Dr. Nussbaum would suggest that one of the things we could do would be to make species-specific lists of things that are both harmful to their wellbeing, and also a list of things that allow them to flourish.

Building a list of the flourishing factors—that’s a really good idea. Put it right on your refrigerator. And especially as a dog is getting older, what are the things that matter to them and their wellbeing in their life? Ensuring that they’re able to get those will extend the quality of their life and the length of their life as well.

Imagine living with somebody who, whenever they wanted to, just grabs you.

R: What are other ways we can respect the feelings of our pets?

PT: Another one that I believe we routinely kind of fail to appreciate is the significance of touch, or maybe even more pointedly, the concept of consent. In our society, we’ve made some headway recognizing that there are some issues involved with putting hands on another person without their consent, but with animals, we do this all the time.

Once you start to actually invite your animal to have opinions on things like that—on how they’re being interacted with, how they’re being physically manipulated or picked up or moved or petted—you will find that animal actually appreciates that about your interaction with them, and it deepens your connection to them.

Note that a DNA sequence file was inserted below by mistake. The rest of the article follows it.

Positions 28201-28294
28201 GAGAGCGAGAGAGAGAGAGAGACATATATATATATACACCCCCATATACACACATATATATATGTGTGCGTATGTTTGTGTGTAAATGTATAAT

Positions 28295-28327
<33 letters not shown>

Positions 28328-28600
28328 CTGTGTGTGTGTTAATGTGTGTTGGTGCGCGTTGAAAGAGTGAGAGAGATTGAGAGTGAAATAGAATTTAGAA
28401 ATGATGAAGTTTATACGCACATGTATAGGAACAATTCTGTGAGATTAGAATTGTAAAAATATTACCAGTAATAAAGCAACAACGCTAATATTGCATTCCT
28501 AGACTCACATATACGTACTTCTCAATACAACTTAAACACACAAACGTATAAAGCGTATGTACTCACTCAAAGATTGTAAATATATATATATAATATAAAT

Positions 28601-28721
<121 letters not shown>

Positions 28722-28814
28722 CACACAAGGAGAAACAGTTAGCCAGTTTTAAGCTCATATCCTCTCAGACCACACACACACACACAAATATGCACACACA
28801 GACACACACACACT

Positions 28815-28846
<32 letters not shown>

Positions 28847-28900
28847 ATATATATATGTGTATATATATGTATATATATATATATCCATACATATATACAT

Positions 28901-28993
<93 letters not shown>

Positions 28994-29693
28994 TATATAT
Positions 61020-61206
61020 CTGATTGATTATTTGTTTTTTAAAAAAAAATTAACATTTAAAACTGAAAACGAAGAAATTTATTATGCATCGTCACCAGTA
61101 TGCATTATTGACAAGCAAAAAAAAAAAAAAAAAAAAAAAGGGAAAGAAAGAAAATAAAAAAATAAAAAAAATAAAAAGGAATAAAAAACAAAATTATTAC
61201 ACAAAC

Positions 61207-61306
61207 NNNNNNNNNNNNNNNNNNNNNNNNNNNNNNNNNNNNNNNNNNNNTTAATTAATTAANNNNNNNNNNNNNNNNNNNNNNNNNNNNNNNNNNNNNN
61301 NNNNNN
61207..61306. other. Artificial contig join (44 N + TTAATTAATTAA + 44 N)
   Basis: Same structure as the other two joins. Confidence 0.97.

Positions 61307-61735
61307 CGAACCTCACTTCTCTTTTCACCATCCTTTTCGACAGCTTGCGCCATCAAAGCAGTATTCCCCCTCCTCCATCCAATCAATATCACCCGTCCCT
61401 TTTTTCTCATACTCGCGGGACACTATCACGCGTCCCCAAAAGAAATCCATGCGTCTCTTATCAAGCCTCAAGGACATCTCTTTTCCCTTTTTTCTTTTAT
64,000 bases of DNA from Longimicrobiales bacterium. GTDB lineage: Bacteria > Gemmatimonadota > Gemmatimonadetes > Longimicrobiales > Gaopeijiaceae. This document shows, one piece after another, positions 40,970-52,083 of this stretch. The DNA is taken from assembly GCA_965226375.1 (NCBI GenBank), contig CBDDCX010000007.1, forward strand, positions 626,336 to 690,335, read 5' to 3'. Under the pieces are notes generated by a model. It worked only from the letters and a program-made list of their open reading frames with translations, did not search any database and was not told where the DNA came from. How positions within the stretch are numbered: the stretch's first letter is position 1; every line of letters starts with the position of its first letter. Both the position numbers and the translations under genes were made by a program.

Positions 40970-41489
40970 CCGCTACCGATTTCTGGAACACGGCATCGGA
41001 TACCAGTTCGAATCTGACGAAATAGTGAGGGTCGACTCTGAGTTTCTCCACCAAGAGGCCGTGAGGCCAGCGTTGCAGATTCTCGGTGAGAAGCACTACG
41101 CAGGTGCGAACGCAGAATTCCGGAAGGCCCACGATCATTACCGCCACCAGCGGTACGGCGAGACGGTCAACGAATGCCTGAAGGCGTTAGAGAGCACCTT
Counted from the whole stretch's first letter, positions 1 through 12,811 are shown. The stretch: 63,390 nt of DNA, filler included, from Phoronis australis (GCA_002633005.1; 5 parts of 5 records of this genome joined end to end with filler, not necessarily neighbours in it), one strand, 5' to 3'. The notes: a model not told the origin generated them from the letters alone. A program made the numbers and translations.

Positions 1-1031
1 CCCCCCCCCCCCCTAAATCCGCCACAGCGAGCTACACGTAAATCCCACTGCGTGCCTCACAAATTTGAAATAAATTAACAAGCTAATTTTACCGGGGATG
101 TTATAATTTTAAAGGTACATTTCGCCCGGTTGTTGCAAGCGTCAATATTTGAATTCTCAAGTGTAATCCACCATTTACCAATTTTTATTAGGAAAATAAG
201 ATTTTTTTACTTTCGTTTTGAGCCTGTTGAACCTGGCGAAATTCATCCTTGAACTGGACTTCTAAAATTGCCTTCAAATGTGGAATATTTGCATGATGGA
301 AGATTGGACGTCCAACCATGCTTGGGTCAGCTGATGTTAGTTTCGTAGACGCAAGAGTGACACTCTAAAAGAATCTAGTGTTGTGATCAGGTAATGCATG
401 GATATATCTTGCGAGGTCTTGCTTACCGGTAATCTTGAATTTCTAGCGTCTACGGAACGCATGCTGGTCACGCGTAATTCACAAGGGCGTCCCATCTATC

Powerlessness is one of the emotions that we know that many animals—including people—can experience and is one of the most detrimental to our mental health.

Powerlessness is one of the emotions that we know that many animals—including people—can experience and is one of the most detrimental to our mental health.

R: When I was talking with you about your work with your therapy dog, Samara, I learned that you have a new Labrador Retriever puppy, Juniper. You were hoping she would be able to do social work outreach with you, as a therapy dog like Samara, but that if she didn’t want to or enjoy the work, then you would let her choose her job.

Has Juniper picked a job? And is that one way that we can be better advocates for working dogs and dogs in general?